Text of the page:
Women share stories of pioneering - and soap
June 9, 2018
CLOVIS — Some of eastern New Mexico's oldest residents shared stories from their lives on the High Plains at the Clovis Civic Center on Friday morning.
The 17th annual Pioneer Women's Breakfast kicked off a weekend full of Pioneer Days activities.
Clovis/Curry County Chamber of Commerce President Gail Tarson started the event by describing what makes the pioneer women so special.
"To me, what a pioneer woman is and represents is so much more than just being a woman and a pioneer, but you're a leader," Tarson said. "You're a leader of the community, you're a leader of your household, you're a leader in breaking ground for things with courage."
Several of the stories shared at the event focused on homemade lye soap, a staple of pioneer life.
Vivian Lake talked about a time when she and her mother were making lye soap but the family dogs got their paws on it before the process was complete.
"We left it out over night and we had greyhounds and the greyhounds ate all of the lye soap," Lake said. "Needless to say they had the cleanest digestive systems you've ever seen."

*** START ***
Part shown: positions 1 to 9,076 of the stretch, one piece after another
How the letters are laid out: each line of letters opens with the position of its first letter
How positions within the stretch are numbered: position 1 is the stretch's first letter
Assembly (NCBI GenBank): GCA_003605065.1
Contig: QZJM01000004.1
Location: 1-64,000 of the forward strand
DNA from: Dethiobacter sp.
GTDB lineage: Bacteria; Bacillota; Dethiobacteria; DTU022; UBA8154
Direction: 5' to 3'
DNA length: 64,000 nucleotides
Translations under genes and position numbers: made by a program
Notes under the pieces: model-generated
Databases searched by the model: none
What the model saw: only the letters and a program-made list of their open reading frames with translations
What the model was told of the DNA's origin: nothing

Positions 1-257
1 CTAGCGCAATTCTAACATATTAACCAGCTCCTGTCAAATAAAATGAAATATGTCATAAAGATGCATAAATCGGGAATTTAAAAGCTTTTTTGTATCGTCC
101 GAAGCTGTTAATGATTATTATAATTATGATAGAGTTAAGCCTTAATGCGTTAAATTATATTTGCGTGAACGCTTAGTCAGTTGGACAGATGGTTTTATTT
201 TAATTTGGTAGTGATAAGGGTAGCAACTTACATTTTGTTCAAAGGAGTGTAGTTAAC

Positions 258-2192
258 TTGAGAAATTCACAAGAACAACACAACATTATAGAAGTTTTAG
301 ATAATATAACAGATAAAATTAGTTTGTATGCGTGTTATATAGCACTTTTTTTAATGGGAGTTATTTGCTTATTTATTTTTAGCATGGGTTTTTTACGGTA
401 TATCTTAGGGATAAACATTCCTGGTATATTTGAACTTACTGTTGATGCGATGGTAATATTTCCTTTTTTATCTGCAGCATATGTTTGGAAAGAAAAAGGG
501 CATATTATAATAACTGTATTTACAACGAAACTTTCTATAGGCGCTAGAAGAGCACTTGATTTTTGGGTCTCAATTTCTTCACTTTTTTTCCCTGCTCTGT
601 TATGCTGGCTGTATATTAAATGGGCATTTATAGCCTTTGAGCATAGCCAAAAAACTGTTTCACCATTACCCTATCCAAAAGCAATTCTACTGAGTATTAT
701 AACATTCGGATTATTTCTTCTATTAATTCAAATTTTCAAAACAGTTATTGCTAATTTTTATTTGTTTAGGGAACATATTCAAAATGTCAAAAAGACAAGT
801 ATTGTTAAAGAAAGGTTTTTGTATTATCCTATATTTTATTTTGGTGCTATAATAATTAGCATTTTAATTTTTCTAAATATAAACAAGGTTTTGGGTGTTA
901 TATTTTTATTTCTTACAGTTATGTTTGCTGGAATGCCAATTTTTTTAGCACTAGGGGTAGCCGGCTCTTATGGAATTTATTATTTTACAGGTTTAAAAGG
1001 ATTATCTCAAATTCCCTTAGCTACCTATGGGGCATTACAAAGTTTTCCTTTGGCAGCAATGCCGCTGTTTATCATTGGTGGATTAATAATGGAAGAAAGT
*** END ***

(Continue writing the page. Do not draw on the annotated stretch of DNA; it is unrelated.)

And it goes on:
After the breakfast Naomi Williams shared her lye soap story about a time when her daughter used cheap hair dye in an attempt to go from blonde to brunette but wound up with green hair instead, the same night she was getting ready to play a basketball game.
"She got to play on the basketball team with green hair," Williams said, chuckling. "The next day I said, 'OK I got a bar of lye soap, let's go,' and it took it out."
The festivities continue today with the 48th annual Pioneer Days parade, set to make its way down Main Street starting at 10 a.m. The final day of the rodeo wraps up tonight at the Curry County Events Center, starting at 7:30 p.m.
While much of Friday's breakfast focused on pioneers of the past - Wilma Fulgham talked about how her grandparents were issued the first marriage license in Parmer County - Shareese Warfel praised the modern pioneers who continue that legacy today.
"I might not have come over in a covered wagon or anything like that, but each and every person in here, we are all pioneers in one way or another," Warfel said. "Even if we've forged a family or homesteaded land or started a business or graduated college, whatever it is. You are a pioneer whether you are influencing anyone in any kind of a way — that makes you a pioneer."